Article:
Pregnant women are supposed to consume 350 milligrams of magnesium a day. Not only does it help build baby’s nervous system, but it also helps decrease the risk of preterm labor and, according to one 2017 study, some pregnancy complications. Plus, according to Quinn, magnesium supplements can ease muscle pain (something you may have a lot of during pregnancy) and may help you get more shut-eye. Check in with your doctor before use, as too much magnesium can cause diarrhea.

If you’re wondering about over-the-counter melatonin supplements during pregnancy, Ross says it’s best to avoid them, as there isn’t enough research to confirm their safety. She also advises against using CBD, Ambien or other known prescription sleep medication without speaking to your OB first.

As always, if you find yourself tossing and turning at night, check in with a healthcare provider to find the best natural sleep remedies for you. “As with eating and drinking, sleeping is a basic necessity in life. Getting a good night’s sleep is critical for optimal health, mentally and physically, especially during pregnancy,” Ross says. “If insomnia becomes an ongoing problem during pregnancy, speak to your obstetrician. You have to make sleep a priority!”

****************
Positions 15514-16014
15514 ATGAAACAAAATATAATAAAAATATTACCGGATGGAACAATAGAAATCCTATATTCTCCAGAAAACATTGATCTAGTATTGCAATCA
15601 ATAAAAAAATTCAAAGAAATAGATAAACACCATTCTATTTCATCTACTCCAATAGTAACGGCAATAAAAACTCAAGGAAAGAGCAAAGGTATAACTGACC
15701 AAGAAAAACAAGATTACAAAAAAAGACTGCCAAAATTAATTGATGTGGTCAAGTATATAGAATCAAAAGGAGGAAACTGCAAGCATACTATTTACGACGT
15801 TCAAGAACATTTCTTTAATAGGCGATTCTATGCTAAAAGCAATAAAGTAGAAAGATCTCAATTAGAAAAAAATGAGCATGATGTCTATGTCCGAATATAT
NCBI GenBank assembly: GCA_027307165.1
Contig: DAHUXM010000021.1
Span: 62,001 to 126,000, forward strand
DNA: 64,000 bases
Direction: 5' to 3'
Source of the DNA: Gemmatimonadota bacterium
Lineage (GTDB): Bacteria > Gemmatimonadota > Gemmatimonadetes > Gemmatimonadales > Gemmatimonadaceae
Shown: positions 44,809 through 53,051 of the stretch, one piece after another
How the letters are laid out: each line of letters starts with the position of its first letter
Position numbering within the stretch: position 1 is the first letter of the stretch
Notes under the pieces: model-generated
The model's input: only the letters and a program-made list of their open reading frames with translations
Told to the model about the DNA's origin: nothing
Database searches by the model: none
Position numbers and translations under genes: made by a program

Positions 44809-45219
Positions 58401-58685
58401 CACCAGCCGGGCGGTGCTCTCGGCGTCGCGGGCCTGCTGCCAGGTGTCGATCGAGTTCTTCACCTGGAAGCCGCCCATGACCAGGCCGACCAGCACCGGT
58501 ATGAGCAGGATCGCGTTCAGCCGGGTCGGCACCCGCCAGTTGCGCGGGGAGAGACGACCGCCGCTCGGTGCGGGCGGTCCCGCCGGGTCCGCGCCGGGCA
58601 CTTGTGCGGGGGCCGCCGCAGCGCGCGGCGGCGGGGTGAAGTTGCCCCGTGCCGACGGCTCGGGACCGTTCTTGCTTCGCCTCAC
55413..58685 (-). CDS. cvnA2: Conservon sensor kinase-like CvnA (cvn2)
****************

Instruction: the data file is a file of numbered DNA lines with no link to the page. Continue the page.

About the experts:

Sherry A. Ross, MD, FACOG, is an ob-gyn with over 25 years of experience. She’s the author of She-ology: The Definitive Guide to Women’s Intimate Health. Period and co-founder of URJA Beauty. Ross obtained her medical degree from New York Medical College and spent her residency at the University of Southern California School Of Medicine. She currently practices at Providence St. John’s Hospital in Santa Monica, California.

Diana Quinn, ND, is a naturopathic physician with over 15 years of experience. She focuses on holistic health and somatic bodywork and works with marginalized individuals, including people who identify as LGBTQ+, Black and trauma survivors. Quinn obtained her degree from the National University of Natural Medicine in Portland, Oregon and has previously served as the president of the Michigan Association of Naturopathic Physicians. In 2018 she completed a Health Leaders Fellowship in environmental justice from The Ecology Center.

Please note: The Bump and the materials and information it contains are not intended to, and do not constitute, medical or other health advice or diagnosis and should not be used as such. You should always consult with a qualified physician or health professional about your specific circumstances.